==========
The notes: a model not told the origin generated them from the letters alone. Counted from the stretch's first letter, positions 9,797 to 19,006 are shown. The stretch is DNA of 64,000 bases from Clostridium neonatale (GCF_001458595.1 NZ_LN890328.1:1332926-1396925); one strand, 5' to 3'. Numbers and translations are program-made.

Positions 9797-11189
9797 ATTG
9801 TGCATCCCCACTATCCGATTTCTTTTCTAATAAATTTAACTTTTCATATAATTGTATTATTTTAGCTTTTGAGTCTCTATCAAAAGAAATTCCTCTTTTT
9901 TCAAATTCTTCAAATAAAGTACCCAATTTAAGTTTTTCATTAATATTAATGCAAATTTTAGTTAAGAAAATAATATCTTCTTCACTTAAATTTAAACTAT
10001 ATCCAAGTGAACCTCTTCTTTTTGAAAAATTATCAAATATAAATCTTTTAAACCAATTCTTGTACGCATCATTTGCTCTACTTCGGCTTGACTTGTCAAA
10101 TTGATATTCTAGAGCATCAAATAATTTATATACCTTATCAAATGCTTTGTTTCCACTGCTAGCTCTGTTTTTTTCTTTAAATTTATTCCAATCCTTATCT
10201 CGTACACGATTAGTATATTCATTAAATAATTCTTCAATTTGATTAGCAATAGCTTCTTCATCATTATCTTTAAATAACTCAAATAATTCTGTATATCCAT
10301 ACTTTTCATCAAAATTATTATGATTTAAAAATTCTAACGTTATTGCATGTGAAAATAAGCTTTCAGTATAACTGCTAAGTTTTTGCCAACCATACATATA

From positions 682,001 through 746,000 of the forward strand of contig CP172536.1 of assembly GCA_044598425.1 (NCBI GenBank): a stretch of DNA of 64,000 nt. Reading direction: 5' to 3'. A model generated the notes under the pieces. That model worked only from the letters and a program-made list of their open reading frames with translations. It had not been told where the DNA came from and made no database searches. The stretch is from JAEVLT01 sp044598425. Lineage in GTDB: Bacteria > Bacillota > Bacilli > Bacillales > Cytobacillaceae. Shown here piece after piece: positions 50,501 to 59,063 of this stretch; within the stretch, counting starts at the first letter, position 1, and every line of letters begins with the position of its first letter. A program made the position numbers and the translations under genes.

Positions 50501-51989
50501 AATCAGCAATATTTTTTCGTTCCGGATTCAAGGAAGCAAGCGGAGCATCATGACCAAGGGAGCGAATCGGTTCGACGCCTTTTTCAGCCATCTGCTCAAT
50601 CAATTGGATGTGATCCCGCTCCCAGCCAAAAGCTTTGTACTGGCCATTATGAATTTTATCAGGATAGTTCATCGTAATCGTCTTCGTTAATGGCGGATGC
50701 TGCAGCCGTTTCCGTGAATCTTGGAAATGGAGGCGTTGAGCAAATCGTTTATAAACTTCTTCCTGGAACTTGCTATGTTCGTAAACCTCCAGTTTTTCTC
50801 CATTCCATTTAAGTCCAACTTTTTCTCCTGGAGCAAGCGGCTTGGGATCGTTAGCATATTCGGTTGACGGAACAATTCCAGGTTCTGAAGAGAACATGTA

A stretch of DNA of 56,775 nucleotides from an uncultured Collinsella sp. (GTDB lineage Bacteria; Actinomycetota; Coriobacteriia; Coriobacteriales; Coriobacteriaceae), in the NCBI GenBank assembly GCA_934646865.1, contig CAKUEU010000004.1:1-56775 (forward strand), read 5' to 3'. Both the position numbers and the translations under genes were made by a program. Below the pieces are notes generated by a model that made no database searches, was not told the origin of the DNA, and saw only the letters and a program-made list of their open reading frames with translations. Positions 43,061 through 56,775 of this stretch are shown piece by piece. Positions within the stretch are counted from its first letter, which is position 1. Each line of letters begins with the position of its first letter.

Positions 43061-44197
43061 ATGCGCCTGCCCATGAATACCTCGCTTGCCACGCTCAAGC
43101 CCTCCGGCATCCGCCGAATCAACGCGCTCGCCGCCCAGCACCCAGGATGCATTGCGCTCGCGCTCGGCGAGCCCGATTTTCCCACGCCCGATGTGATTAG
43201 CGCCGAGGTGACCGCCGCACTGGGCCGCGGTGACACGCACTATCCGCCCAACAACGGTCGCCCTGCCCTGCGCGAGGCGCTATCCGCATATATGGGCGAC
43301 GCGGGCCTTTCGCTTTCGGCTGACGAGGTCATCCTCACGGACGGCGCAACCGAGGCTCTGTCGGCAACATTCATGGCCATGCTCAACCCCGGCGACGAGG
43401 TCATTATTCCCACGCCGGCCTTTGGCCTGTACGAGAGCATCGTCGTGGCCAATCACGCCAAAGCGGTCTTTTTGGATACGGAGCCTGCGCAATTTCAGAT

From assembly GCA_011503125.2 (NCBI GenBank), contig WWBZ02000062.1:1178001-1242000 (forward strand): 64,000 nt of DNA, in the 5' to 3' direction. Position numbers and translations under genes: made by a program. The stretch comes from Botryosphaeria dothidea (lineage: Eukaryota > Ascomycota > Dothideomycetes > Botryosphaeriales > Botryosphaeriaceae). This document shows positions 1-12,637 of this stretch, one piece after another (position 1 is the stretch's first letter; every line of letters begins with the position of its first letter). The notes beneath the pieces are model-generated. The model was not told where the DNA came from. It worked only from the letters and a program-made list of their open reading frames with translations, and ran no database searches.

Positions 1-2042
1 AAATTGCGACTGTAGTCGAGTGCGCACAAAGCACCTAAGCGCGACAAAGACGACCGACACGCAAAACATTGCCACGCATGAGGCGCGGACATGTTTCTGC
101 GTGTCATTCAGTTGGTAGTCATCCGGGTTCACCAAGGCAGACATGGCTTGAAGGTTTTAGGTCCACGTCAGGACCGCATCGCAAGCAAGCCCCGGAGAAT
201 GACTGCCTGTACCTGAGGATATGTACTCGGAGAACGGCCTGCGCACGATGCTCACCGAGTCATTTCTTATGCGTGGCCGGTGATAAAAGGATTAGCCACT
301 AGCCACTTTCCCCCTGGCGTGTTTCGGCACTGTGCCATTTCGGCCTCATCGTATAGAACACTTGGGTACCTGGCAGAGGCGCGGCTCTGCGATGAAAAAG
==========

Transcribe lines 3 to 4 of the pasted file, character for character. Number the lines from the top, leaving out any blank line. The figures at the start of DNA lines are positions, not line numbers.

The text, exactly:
9797 ATTG
9801 TGCATCCCCACTATCCGATTTCTTTTCTAATAAATTTAACTTTTCATATAATTGTATTATTTTAGCTTTTGAGTCTCTATCAAAAGAAATTCCTCTTTTT